Alex Soojung-Kim Pang, Ph.D.

I study people, technology, and the worlds they make

Category: Current Affairs (page 1 of 27)

On truth and Brexit

“Hardline Brexiters now revel in their disregard for the statements of experts and fact-checkers,” William Davies writes in the London Review of Books, in an essay on politicans and the truth in the era of Brexit:

The reason there are so many mechanisms in place to remind powerful people of the actual facts of matters – mechanisms that include quangos and policy research institutes and publicly funded broadcasters – is that we assume they need constant reminding. A functioning constitution should be able to cope with the odd charlatan and bullshit artist, steering them gently away from the levers of power like a friend removing car keys from a drunk….

The beauty of ‘sovereignty’ as a political ideal is its metaphysical character, which evades efforts by economists and civil servants to pin it down, and seems to release political speech from the straitjacket of verifiable evidence.

Thus the idea “Leave” expands from “freedom to Leave the EU” to “freedom to take leave of the truth.” As it’s been in the US for the last couple years, it’s going to be very exciting to be a Conservative politician: you’ll get to wake up every morning, not knowing what your core beliefs are. Deficits are nothing to worry about! Russia is our friend!

Davies goes on to argue that the lies politicians tell— and among UK conservatives, have discovered that they can not only get away with (for a while), but are rewarded for telling— come in two varieties: campaign exaggerations and distortions of the truth, and a blithe disregard for keeping one’s promises. The first is “£350 million for NHS!”; the second is less spectacular but for economies and nations is a lot more serious. “Business investors can cope with various models of capitalism,” Davies argues. “What they can’t cope with is perpetual uncertainty.”

Monica Hesse on women voters

Great title:

Women are expected to swing this election — because, of course, we expect them to do everything

“Trump’s definition of an attack on the U.S. is when his lawyer’s home is raided by the FBI, not when Russia attacks our elections”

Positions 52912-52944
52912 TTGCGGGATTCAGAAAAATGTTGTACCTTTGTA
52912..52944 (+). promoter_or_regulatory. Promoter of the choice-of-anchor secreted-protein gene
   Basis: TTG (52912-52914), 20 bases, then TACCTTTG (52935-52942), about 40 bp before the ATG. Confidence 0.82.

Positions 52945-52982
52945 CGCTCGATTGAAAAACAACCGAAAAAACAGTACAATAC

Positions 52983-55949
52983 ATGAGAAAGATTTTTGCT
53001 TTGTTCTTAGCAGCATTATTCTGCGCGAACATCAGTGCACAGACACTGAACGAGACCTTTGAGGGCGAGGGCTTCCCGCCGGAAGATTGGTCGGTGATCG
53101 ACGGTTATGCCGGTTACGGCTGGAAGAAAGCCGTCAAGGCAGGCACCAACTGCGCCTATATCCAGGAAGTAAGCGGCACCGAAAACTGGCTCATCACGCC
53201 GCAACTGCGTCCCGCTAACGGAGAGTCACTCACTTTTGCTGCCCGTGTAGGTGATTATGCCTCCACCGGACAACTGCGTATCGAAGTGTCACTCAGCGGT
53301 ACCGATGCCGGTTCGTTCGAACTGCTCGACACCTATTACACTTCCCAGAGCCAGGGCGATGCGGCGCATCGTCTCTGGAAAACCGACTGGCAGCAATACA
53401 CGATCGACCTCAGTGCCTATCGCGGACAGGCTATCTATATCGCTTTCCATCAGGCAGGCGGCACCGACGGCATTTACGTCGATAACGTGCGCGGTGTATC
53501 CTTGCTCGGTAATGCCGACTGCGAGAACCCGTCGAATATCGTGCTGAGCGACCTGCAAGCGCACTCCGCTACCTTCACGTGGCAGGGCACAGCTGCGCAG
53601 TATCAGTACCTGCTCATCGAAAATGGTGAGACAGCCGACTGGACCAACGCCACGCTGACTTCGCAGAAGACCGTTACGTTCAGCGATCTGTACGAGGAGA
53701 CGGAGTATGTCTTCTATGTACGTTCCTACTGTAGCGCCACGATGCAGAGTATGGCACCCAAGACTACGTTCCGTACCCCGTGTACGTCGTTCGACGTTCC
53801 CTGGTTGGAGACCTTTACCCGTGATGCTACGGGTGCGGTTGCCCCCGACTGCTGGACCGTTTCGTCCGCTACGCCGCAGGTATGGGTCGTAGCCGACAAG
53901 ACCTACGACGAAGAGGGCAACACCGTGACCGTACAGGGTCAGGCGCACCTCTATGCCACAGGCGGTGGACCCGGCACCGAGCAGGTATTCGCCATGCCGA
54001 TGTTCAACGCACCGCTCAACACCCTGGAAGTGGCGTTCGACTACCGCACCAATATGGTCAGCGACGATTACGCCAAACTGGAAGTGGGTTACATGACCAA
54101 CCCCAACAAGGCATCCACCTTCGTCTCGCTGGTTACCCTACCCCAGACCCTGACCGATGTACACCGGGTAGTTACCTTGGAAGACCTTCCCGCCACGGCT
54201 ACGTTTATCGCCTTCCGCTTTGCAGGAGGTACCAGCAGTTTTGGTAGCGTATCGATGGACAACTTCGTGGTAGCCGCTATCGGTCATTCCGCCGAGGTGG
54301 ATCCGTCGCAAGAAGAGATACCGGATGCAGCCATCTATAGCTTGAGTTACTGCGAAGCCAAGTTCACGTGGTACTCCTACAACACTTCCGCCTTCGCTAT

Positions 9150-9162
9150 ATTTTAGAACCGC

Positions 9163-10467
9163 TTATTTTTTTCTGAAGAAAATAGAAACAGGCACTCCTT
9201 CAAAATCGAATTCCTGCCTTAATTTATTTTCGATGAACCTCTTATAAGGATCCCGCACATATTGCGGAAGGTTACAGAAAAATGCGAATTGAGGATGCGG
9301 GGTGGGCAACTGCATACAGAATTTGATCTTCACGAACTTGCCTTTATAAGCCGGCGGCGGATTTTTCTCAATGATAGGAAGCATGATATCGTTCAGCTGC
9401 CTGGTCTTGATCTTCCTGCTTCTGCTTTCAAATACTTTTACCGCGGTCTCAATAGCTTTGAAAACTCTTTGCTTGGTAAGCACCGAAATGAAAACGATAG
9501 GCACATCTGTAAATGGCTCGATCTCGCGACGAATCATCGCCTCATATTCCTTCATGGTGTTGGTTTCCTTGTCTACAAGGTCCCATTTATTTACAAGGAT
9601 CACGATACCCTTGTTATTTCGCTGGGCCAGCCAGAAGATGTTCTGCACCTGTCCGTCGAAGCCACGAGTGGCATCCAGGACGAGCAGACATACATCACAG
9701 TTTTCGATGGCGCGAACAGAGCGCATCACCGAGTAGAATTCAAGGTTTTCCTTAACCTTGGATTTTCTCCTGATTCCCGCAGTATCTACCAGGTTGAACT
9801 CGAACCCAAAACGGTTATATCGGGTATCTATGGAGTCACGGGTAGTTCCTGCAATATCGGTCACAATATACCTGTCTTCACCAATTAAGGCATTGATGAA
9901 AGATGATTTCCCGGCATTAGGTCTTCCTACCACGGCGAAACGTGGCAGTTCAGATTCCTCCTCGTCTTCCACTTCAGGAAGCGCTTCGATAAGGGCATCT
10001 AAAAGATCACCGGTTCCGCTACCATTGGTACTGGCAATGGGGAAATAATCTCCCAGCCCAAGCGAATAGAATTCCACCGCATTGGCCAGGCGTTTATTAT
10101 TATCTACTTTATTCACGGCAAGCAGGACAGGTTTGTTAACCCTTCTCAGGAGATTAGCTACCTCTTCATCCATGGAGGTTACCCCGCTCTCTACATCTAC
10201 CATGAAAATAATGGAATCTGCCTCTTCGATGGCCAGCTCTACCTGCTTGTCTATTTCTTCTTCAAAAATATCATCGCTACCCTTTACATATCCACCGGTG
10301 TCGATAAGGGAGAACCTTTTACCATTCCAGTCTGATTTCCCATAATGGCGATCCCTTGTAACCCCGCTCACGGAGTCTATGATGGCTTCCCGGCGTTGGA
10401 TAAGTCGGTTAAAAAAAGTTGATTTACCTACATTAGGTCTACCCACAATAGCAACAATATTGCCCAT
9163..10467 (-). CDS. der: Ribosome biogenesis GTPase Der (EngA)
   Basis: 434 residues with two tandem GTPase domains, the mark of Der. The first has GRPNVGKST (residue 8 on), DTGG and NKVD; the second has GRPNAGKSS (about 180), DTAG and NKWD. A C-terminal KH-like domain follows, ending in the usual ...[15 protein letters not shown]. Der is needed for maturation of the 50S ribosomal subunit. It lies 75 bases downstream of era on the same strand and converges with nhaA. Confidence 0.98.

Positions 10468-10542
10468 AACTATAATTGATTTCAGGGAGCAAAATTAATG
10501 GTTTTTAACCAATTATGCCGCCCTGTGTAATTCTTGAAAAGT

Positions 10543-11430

Sarah Kenzidor is always worth reading:

Trump’s definition of an attack on the U.S. is when his lawyer’s home is raided by the FBI, not when Russia attacks our elections and infrastructure. As president, his main goals have been building a kleptocracy and dodging criminal prosecution, and any war– particularly when it involves Russia–will be enacted with those twin aims in mind. If Trump distracts the public from his own misdeeds, and financially benefits and consolidates power through war, it will not matter to him how many lives are lost–including the lives of U.S. servicemen and servicewomen. His callousness toward U.S. troops places him in stark contrast to any predecessor.

There’s also an interesting article about her in the Columbia Journalism Review..

The world is flat, episode #20,331

This New Yorker piece about Chinese clothing and apparel manufacturers working in Italy is awesome. Apparently Chinese workers started coming to Italy in the 1990s, then started setting up their own workshops. Now they’re

manufacturers for Gucci, Prada, and other luxury-fashion houses, which use often inexpensive Chinese-immigrant labor to create accessories and expensive handbags that bear the coveted “Made in Italy” label. Many of them are then sold to prosperous consumers in Shanghai and Beijing.

Trump has “governed explicitly as a president for white Americans and the racial reactionaries among them”

Jamelle Bouie on “The lasting damage of Donald Trump’s bigotry” argues that in his first year as president, Donald Trump has abandoned his populist and reformist agenda, but held true to his promises to enact policies simmered in racial grievance:

Trump promised generous health care reform. Instead, he delivered a monthslong effort to repeal the Affordable Care Act and end a Medicaid expansion that brought insurance and health services to millions of people, many of them his supporters in states like Kentucky and West Virginia. He promised to bring in the “best people” to staff his administration and—upon taking office—promptly staffed his White House and the larger bureaucracy with a cadre of sycophants, opportunists, and ideologues hostile to the missions and values of the departments they lead. Trump promised tax reform that wouldn’t benefit the rich and delivered just the opposite. And, most famously, Trump promised to “drain the swamp” and wash corruption from Washington. What that has meant, in practice, is an open effort to enrich himself and his family at the expense of taxpayers, directing public funds to his private clubs and resorts.

But there’s another way to read Trump’s promise—not as a commitment to economic populism but as a statement of racial solidarity. Far from acting as a president for all Americans, he’s governed explicitly as a president for white Americans and the racial reactionaries among them. He’s spoken to their fear and fanned their anger, making his office a rallying point for those who see decline in multiracial democracy and his administration a tool for those who would turn the clock back on racial progress. If those Americans are the “forgotten men and women” of President Trump’s inaugural address, then he’s been a man of his word. That simmering pursuit of racial grievance has been its defining characteristic and threatens to be its most enduring achievement.

I would add one thing. Ever since the white supremacist riot in Charlottesville, it’s seemed to me that Trump has been halting in his criticism of such people because he can’t give up their adulation of him. He can back away from them, criticize their actions, and say that American is bigger than them; yet so long as there’s a sliver that can be interpreted as praise, they’ll stick by him. For someone who needs attention and praise and the spotlight, and yet also needs to lash out and subjugate people, they’re the perfect audience. He’ll never leave them, and they’ll never leave him.